All in One Notation Workstation? Advice Please

Hi All.

I am after some advice for a friend of mine who is a classical composer.

Having spent the morning with my gear, he has decided that his upright piano is great but fancies getting some tech going on.

He composers his pieces with pencil and paper - writing notation.

He has used Sibelius and has a laptop that could be integrated but asked me this question:

“Is there an all in one workstation type thing that contains a range of great sounds that you can write notation on and also incorporate with Sibelius?”

I have no idea. I’ve looked at some of the things out there but it’s an area that is completely foreign to me.

Does anyone have any experience with this kind of thing that can give me some pointers to pass on?

Thanks in advance.


I think most people would do this by having a really nice MIDI keyboard hooked up to a laptop running something like Cubase, with orchestral libraries installed (or whatever other sounds he likes). Requires a good computer of course, and learning the software.

I’d probably try and figure what he wants to do that can’t be accomplished in his current setup, and that would inform which software/hardware accoutrements would be suitable. It’s possible that a hardware workstation would be enjoyable, but the sequencers won’t integrate elegantly with notation.

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I don’t have an all-in-one hardware solution to suggest but it should be noted (ha!) that Logic is able to generate notation. I find it convenient. If it’s good enough for Ryuichi Sakamoto, I tell myself it’s probably good enough for me.

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I don’t know much about it but Steinberg also make Dorico as well as Cubase:

Not sure how well it integrates with Cubase or whether you’d even need both of them


The Yamaha CVP series of keyboards display sequences in notation format, are multi-timbral and have a wide range of great sounds, but you are talking about buying something the size of an upright piano.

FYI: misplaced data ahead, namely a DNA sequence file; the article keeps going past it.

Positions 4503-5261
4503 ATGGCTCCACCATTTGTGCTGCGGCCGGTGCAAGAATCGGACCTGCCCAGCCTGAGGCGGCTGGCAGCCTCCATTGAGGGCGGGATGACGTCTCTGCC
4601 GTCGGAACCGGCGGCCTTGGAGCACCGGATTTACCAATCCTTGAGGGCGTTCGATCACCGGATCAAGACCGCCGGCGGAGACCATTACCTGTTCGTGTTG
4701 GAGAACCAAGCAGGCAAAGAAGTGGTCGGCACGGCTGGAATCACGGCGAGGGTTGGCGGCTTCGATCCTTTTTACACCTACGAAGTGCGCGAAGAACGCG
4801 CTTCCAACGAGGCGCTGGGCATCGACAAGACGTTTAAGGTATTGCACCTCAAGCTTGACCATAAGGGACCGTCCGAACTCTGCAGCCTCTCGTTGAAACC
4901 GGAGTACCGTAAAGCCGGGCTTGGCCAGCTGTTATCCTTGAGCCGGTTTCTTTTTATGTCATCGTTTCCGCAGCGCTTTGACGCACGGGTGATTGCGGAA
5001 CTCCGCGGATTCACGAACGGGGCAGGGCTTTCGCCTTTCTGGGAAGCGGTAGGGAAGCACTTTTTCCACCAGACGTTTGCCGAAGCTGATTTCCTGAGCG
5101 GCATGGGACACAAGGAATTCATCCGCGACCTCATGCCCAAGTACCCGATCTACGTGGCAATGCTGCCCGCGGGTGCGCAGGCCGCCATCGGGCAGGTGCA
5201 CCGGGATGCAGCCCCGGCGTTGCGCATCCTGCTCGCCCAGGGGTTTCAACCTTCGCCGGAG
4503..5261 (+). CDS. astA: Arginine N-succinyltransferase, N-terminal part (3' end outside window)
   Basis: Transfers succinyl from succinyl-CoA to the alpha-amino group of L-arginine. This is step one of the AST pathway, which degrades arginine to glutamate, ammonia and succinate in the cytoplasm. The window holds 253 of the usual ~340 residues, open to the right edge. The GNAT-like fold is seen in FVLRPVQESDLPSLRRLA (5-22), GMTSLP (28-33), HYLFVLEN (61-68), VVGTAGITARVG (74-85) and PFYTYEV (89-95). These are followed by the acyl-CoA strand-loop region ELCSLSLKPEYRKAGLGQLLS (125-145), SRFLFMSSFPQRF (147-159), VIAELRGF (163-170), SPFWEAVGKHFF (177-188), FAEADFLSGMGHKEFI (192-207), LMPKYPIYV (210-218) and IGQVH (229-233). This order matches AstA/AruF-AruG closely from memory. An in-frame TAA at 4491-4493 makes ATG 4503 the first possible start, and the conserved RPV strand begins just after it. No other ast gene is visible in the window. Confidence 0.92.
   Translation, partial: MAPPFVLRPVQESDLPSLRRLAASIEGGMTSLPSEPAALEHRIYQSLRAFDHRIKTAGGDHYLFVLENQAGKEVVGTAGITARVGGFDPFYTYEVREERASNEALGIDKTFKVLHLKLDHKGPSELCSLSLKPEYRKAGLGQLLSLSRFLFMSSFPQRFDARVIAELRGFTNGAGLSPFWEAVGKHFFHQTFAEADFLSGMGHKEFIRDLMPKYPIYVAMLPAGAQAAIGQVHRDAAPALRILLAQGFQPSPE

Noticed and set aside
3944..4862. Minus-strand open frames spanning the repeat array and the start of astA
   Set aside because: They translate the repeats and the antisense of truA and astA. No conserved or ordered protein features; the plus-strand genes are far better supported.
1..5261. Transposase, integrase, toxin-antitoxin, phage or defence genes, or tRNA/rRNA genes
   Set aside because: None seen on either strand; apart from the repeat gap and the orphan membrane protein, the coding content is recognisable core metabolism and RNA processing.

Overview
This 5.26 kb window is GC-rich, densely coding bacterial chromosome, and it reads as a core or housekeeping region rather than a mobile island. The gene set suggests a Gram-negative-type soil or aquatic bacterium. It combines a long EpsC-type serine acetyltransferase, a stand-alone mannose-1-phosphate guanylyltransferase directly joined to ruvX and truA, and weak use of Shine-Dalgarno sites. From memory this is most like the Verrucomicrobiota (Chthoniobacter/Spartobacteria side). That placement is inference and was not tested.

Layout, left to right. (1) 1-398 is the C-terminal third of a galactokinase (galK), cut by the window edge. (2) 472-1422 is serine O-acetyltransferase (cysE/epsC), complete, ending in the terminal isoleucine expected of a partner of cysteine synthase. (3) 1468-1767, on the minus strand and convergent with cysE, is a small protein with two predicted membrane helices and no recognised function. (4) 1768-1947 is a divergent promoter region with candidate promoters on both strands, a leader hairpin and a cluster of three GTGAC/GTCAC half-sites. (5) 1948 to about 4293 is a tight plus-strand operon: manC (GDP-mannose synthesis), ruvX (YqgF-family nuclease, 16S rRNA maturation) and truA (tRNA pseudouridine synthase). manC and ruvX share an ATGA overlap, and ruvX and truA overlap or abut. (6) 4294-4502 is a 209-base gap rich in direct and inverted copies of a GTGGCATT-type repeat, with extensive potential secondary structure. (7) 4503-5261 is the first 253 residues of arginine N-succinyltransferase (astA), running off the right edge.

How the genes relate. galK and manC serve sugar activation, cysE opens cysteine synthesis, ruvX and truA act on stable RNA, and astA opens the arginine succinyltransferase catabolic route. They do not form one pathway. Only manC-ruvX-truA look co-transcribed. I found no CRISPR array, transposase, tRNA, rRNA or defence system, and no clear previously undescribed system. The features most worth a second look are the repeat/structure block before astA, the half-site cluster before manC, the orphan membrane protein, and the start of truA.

I don’t understand this, if he already uses Sibelius, why does he want another notation software ? Or maybe am I misunderstanding something and when he talks about an “all in one workstation”, he talks about a DAW ?

If he wants a DAW with the possibility to write classical music notation, the better option would be Studio One. The Score Editor in Studio One is the better integrated classical notation thing in all the DAWs I’ve tried.

If he wants a classical notation software like Sibelius but that works more like a DAW, Dorico would be the better option. It’s really the best of both worlds to work with classical notation with a DAW-like workflow.

If he wants something more like writing on a sheet of paper, Staffpad with the Apple pencil would be the better option. It takes time to get used to it, but once you know how your writing is recognised by the algorithm, it’s really fast. And the standard sounds in Staffpad are amazingly great.

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I believe there is a way to import midi files into Sibelius so any software that can export SMF should work? I would think this could the lowest learning curve for someone familiar with Sibelius.

I think the challenge here is that a piano roll is an exact sequencer notation, and staff notation leaves a lot up to the performer. As a result, you want a notation editor such as Sibelius to create scores for musicians.

The best approximation of an MPC or Fantom for the Classical world might be a nice 88-key digital piano or controller keyboard and an M1 MacBook Air.

It may also be worth talking to a Yamaha dealer, as Yamaha has one foot very firmly planted in the Western Classical world, unlike Korg and Roland who almost exclusively produce electronic or hybrid instruments. (Some googling suggests that Yamaha/Steinberg Dorico, linked above by @deadfly may be more feature rich than Sibelius, but that it doesn’t pair more easily with Yamaha workstations than any other MIDI controller)

I’m a huge fan of StaffPad on the iPad. I also compose with pen and paper and StaffPad has been a game changer for me. I can load a massive orchestral score in seconds with amazing samples by Spitfire and Cinesamples. Can’t do that in a DAW!

That type of composer usually ends up ITB. I saw one extreme example where a classical/film composer showed how she uses one PC for notation and another PC just for playing a massive loads of gigabytes sample library.

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Thanks for all these replies. I knew I could rely on this community to help me help my friend.

I see him this weekend and will show him this thread and discuss it with him.

Your help has been terrific.


The equivalent of MIDI CC, velocity, aftertouch, etc. values in notation software is the articulation markings. Not too many videos showing this in action but here’s one

If your Sibelius using friend does not like the built-in sounds, he can use any 3rd party sample library, synth or whatever with Sibelius, because Sibelius has MIDI output settings.